Last week, the Gujarat government launched what is being described as the world’s first market for trading in particulate matter emissions. While trading mechanisms for pollution control do exist in many parts of the world, none of them is for particulate matter emissions. For example, the CDM (carbon development mechanism) under the Kyoto Protocol allows trade in ‘carbon credits’; the European Union’s Emission Trading System is for greenhouse gas emission; and India has a scheme run by the Bureau of Energy Efficiency that enables trading in energy units.
How will the Gujarat scheme work?
Launched in Surat, the Emissions Trading Scheme (ETS) is a regulatory tool that is aimed at reducing the pollution load in an area and at the same time minimising the cost of compliance for the industry. ETS is a market in which the traded commodity is particulate matter emissions. The Gujarat Pollution Control Board (GPCB) sets a cap on the total emission load from all industries. Various industries can buy and sell the ability to emit particulate matter, by trading permits (in kilograms) under this cap. For this reason, ETS is also called a cap-and-trade market.
How many industrial units are participating in ETS?
Live trading began last Tuesday, with 88 industries taking part in the first round out of 155 that have joined ETS so far. Emission permits worth Rs 2.78 lakh were traded. These industries are from sectors including textiles, chemicals and sugar, and spread over an area of 50-30 sq km. These industries use either coal or bagasse (residue after juice is extracted from sugarcane) as fuel, thus emitting a high amount of ash. The participants were selected on the basis of the size of their chimneys — those with a diameter of 24 inches or more. “So most of the participants are larger players,” said N M Tabhani, member secretary of GPCB.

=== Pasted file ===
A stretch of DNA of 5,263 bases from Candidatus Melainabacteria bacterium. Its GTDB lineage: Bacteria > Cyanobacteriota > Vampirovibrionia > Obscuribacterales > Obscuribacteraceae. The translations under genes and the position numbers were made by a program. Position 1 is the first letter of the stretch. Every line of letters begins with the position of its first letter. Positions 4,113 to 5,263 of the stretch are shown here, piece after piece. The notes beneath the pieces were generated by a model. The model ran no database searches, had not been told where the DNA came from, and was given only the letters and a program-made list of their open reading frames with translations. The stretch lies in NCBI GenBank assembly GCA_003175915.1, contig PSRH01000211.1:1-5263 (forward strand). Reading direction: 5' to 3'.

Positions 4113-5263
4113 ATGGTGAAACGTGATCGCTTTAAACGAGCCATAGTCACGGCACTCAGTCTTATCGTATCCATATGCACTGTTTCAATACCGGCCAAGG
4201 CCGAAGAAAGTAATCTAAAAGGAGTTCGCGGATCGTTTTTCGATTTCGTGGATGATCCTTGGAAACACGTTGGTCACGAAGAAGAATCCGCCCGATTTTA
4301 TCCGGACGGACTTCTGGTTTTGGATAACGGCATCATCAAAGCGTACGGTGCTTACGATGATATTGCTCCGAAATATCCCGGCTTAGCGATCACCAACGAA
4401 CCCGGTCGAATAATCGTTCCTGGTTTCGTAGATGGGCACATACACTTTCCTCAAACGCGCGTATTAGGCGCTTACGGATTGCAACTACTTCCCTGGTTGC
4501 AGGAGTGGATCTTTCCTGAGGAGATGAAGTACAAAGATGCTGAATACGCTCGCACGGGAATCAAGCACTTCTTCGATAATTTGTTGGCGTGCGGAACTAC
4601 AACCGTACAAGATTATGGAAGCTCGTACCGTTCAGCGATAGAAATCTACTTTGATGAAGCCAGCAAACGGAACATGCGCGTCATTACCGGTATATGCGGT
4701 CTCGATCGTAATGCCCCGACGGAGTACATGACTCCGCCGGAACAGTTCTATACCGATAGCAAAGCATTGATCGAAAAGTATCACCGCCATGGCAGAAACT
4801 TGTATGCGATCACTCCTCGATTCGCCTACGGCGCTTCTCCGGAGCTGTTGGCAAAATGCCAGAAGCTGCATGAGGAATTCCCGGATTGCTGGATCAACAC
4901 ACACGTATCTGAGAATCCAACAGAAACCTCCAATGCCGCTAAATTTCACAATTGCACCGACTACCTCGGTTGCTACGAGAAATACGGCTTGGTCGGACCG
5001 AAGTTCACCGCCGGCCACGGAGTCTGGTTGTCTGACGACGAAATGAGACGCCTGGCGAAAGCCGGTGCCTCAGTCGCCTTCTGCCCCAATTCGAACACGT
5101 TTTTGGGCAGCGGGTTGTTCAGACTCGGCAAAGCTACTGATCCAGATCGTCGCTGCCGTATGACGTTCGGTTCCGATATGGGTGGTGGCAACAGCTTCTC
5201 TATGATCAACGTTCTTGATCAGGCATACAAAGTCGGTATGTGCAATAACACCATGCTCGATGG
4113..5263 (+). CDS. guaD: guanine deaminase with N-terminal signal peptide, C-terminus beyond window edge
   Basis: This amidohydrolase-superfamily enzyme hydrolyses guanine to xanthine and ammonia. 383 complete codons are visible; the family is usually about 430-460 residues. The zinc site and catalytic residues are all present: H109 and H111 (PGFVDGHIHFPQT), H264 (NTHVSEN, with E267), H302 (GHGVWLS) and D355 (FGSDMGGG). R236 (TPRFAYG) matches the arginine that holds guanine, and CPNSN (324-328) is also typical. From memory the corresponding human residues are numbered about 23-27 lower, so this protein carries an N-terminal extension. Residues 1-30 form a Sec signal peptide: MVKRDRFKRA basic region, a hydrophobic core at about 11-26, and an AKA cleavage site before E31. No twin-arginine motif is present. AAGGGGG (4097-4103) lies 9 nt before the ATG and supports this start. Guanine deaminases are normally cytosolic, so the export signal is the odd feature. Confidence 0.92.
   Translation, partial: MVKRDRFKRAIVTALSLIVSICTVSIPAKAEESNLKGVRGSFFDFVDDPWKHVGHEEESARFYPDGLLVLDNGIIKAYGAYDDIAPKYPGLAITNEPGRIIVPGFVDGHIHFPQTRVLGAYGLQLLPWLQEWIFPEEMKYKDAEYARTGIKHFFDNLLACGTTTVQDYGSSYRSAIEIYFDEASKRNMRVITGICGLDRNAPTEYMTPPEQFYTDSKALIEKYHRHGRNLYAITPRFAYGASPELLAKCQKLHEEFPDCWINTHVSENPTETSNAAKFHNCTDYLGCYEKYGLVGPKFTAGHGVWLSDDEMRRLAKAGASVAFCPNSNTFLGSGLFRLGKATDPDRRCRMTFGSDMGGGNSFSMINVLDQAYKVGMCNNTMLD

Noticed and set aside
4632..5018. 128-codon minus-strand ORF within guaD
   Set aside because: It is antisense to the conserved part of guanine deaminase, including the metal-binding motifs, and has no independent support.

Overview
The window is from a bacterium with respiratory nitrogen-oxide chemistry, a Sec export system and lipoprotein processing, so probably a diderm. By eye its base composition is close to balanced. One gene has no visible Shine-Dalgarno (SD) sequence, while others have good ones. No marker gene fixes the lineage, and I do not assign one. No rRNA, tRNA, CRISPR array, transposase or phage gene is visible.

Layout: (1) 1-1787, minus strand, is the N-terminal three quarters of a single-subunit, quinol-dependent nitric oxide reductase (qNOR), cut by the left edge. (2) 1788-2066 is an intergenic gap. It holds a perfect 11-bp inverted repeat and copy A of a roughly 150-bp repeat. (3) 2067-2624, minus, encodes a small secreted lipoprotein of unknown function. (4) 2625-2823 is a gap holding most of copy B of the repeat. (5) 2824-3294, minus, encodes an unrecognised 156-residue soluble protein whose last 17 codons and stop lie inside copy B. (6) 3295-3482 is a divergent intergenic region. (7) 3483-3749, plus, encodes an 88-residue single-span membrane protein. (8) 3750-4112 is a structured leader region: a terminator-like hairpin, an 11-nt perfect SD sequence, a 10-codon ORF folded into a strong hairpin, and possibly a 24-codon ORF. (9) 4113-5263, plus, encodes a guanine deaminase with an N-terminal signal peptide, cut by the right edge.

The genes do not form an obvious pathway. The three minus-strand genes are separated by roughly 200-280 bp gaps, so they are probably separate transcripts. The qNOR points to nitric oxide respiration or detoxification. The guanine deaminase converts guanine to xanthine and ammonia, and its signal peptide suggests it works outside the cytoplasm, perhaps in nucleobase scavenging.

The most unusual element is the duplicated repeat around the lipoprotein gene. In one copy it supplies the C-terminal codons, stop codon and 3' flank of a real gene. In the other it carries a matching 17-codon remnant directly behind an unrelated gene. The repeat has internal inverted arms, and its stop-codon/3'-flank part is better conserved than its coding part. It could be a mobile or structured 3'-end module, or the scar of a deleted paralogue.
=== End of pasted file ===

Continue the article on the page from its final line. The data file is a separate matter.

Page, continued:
Why was Surat chosen for the scheme?
In the last five years, the quality of air in Surat has deteriorated. In 2013, when the project was conceptualised, the PM10 level at Air India Building in Surat was 86 micrograms per cubic metre. According to GPCB annual reports, pollution levels have increased between 120-220 per cent, with PM10 in 2018 reaching 189 µg/cu. m at Air India Building, 282 µg/cu. m at Sachin Industrial Estate and 261 µg/cu. m at Garden Silk Mills. Surat was chosen because its industrial associations agreed to run the pilot scheme, said officials associated with the project. Also, industries in Surat had already installed Continuous Emission Monitoring Systems, which makes it possible to estimate the mass of particulate matter being released.
How does the trading take place?
At the beginning of every one-month compliance period (during which one emission permit is valid), 80 per cent of the total cap of 280 tonnes for that period is distributed free to all participant units. These permits are allocated based on an industry’s emission sources (boilers, heaters, generators) as this determines the amount of particulate matter emitted. GPCB will offer the remaining 20 per cent of the permits during the first auction of the compliance period, at a floor price of Rs 5 per kilogram. Participating units may buy and sell permits among each other during the period. The price is not allowed to cross a ceiling of Rs 100 per kilogram or fall below Rs 5 per kg, both of which may be adjusted after a review. On Tuesday, GPCB put out 55,993 permits, of which 55,614 were traded.